Code:
    // C code
    int* add(int * x, int * y,const int n , const int m)
    {
    if ( n == m)
    {
      int *z = new int[n];
      for ( int i = 0 ; i<n ; i++)
        z[i] = x[i] + y[i];
      return z; 
    }
    }
    
    const int n = 10; 
    int a[10] = {something};
    int b[10] = {something};;
    int * sum; 
    sum  = add(a,b,n,n);
    
    delete [] sum;
    You'll probably won't do that: having to remember to deallocate memory for something that got allocated inside a function. See that each vector has its own lengths. It's good to keep length of the array along with its elements. You can do so with struct, but the add function will become a bit wild. With a class, you can spend sometime to design the class vector, such that when it comes time to implement, your user-defined type vector can behave just as any fundamental type.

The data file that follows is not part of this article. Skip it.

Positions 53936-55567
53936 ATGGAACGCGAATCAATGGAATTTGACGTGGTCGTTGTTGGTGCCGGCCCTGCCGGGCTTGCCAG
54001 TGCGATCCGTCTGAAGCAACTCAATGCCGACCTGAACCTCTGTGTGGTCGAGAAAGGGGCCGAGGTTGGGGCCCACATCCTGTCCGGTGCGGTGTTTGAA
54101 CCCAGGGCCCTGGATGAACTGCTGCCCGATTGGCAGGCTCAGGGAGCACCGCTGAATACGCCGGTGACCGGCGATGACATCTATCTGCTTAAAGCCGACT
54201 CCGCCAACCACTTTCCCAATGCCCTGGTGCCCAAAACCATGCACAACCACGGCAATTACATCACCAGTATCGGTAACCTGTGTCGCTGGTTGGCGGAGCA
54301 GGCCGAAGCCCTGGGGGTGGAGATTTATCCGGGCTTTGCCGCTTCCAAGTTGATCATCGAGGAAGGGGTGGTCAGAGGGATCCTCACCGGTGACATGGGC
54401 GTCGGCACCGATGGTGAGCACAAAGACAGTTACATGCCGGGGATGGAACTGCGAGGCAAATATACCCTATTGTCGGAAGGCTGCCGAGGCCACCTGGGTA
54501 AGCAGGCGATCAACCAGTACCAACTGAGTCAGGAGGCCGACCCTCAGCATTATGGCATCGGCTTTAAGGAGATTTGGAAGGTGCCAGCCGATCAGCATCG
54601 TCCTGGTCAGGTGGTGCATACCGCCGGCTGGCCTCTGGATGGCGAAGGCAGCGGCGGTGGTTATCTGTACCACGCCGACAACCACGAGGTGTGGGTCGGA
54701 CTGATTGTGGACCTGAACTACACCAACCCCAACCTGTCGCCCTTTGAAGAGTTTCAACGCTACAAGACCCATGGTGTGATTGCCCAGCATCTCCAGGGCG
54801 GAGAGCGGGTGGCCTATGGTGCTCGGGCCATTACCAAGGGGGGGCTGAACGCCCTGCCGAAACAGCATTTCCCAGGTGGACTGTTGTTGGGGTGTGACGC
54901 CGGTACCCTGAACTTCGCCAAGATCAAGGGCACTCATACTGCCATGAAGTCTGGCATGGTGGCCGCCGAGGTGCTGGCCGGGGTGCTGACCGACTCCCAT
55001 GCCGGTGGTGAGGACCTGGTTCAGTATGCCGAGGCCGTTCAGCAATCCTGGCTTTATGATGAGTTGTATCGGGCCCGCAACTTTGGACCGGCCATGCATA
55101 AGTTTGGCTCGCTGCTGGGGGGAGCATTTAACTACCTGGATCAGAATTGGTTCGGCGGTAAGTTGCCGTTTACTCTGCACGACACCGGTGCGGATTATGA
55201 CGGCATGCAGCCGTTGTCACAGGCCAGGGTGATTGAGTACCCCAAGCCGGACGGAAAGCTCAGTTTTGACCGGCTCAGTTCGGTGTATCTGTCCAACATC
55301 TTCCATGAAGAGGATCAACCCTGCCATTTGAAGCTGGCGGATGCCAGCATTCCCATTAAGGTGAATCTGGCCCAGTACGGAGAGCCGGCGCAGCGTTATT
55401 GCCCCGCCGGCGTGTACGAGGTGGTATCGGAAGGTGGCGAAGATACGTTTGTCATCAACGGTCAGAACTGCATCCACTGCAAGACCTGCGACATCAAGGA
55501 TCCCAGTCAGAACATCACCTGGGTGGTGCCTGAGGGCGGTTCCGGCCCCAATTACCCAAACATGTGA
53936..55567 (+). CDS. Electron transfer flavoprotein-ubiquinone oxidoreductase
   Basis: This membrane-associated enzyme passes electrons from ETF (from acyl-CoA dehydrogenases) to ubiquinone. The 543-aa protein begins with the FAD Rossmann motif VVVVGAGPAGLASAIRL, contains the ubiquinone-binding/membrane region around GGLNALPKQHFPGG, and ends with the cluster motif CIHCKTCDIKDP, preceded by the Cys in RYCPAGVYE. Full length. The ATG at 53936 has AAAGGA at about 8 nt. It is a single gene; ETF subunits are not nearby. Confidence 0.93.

Code:
    // c++ using class
    class Vector
    {
    private:
      int num; 
      int *elem;
    public:
      Vector():num(0),elem(0) {}
      Vector(int n):num(n)
      {
        elem = new int[num];
        for ( int i = 0 ; i < num ; i++)
          elem[i] = 0;
      }
      Vector(int * a, int n = 0): num(n);
      {
        for ( int i = 0 ; i < num; i++)
          elem[i] = a[i];
      }
      ~Vector() {delete [] num} 
      
      Vector operator+(const Vector & in) const
      {
        if ( num == in.num)
          {
    	int temp[num];
    	for( int i = 0 ; i < num ; i++)
    	  temp[i] = elem[i] + in[i];
    	return Vector(temp,num);